Photo of one of the new facilities, still walled off with temporary fencing
Work continues on St. Elizabeths new hospital facility, which is to be opened around March or April 2010. The new facility will replace all but one of the hospital’s buildings. Photo by Jane Cave

Downsizing often means sacrifice, especially in today’s struggling economy. But St. Elizabeths hospital in the District says its “downsizing” efforts will, hopefully, lead to simplicity without sacrifice.  

By early 2010, the hospital plans to cut the ribbon on a new mental health facility, which will replace all but one building on the largely dilapidated and unused campus. The hospital currently operates approximately 15 of the 40-plus buildings on the east campus.  

The new facility will replace the current John Howard Forensics Hospital, which treats patients admitted via the courts, and will also house some civil patients, who are admitted privately. St. Elizabeths now cares for about 400 inpatients. The new hospital will care for 250-300 patients, and the existing civil hospital will remain as the only other functioning St. Elizabeths facility and will hold remaining patients.  

Maureen Jais-Mick, director of community outreach and volunteer services at St. Elizabeths, says that the new building will not only provide more resources for patients, like courtyards and gymnasiums, but also represents a shift in the hospital’s goals and methods.  

“The new hospital allows us to have a much bigger emphasis on recovery,” Jais-Mick said. For example, she said, one significant change St. Elizabeths hopes to fully implement by the transition is a switch to restraint-free care.  

“You can drastically reduce the need for restraint if you de-escalate the situation rather than escalate it,” said Jais-Mick. “There is less trauma involved for the patients that way, so we’re training against the use of restraints.”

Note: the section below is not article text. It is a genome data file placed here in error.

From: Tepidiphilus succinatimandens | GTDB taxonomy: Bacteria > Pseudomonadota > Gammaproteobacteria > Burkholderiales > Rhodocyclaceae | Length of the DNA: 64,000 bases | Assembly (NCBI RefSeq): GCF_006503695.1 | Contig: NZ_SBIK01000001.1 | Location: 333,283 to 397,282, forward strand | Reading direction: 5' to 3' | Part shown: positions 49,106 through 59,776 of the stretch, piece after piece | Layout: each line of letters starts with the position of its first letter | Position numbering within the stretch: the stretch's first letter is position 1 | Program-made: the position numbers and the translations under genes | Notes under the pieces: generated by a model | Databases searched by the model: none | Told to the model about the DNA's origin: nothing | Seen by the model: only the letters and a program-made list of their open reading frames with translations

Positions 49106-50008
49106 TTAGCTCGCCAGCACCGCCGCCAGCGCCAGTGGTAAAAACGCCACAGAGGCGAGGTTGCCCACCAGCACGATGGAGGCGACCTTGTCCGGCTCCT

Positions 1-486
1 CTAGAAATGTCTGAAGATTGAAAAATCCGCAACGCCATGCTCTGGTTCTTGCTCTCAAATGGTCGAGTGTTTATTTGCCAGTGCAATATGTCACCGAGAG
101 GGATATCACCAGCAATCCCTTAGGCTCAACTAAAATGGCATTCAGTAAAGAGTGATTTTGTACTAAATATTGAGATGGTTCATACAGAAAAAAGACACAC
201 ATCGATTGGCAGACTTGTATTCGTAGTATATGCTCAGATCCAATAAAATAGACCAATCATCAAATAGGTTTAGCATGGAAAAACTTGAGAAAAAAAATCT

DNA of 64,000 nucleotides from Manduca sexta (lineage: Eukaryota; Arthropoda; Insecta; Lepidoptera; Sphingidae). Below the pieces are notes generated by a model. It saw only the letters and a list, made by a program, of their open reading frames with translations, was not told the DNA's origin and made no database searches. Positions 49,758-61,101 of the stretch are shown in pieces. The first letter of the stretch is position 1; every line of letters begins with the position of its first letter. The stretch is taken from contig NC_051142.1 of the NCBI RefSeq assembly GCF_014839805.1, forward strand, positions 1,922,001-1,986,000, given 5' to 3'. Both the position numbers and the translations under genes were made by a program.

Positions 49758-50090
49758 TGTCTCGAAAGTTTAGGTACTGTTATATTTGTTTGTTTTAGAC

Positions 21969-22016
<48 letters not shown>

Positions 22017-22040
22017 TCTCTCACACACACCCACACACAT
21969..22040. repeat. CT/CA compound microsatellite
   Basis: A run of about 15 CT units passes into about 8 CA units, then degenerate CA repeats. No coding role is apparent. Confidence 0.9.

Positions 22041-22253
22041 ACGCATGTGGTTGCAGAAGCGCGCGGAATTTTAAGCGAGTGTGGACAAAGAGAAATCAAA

A move toward restraint-free care is seen as supporting founder and mental health pioneer Dorothea Dix’s mission for St. Elizabeths: “The most humane care and enlightened curative treatment.”  

Additionally, the hospital hopes that the building’s design will allow it to stay true to Dix’s principles of “moral treatment.” With lots of natural lighting, open spaces, accessible courtyards, greenhouses, single-patient rooms, and a 28,000-square foot green roof, it will try to create a more comfortable environment for maximum and minimum security patients alike.  

“There are courtyards all around the building so some patients will be able to go outside without staff,” Jais-Mick said.  

Another important feature of the new building is a 250-seat auditorium, which will be open to both patients and the community. Jais-Mick emphasized the hospital’s focus on the arts, which includes a summer concert series and will allow for patient artwork to be featured throughout the hospital.  

The plaza in the photo depicts a maze on the ground

The new hospital facility will feature courtyards off all the ground-level wards and will be accessible to patients. Labyrinth-style patterns influenced the patio design and construction. Photo by Jane Cave

Patient care and mental health research at St. Elizabeths have steadily declined since their peak in the 1950s with about 7,000 patients, but St. Elizabeths remains an American landmark in mental health treatment and research. After opening as the first federally run insane asylum in 1855, the hospital provided a model for other American mental health facilities.  

Its opening was an important step in American mental health care during a time when people with major mental illness were typically marginalized and abused in archaic facilities, or simply imprisoned.  

The hospital has a long history that includes famous researchers and patients alike. For example, the nation’s first forensic psychiatry patient, Charles Guiteau, was treated at St. Elizabeths before he was executed for the assassination of President James Garfield. Some years later, Carl Jung studied African American patients at St. Elizabeths, looking for innate links between race and the unconscious (he concluded that there were none).  

Today, the west campus belongs to the federal government, which plans to use the site as the new headquarters for the United States Department of Homeland Security. This decision has brought much controversy to the hospital and the surrounding community. Some are concerned that the development will jeopardize the historic value of the site, and others lament that the Department of Homeland Security will simply exist in, but not interact with, the surrounding economically depressed community.  

The east campus will be consolidated into the two buildings, and will continue to belong to the D.C. government.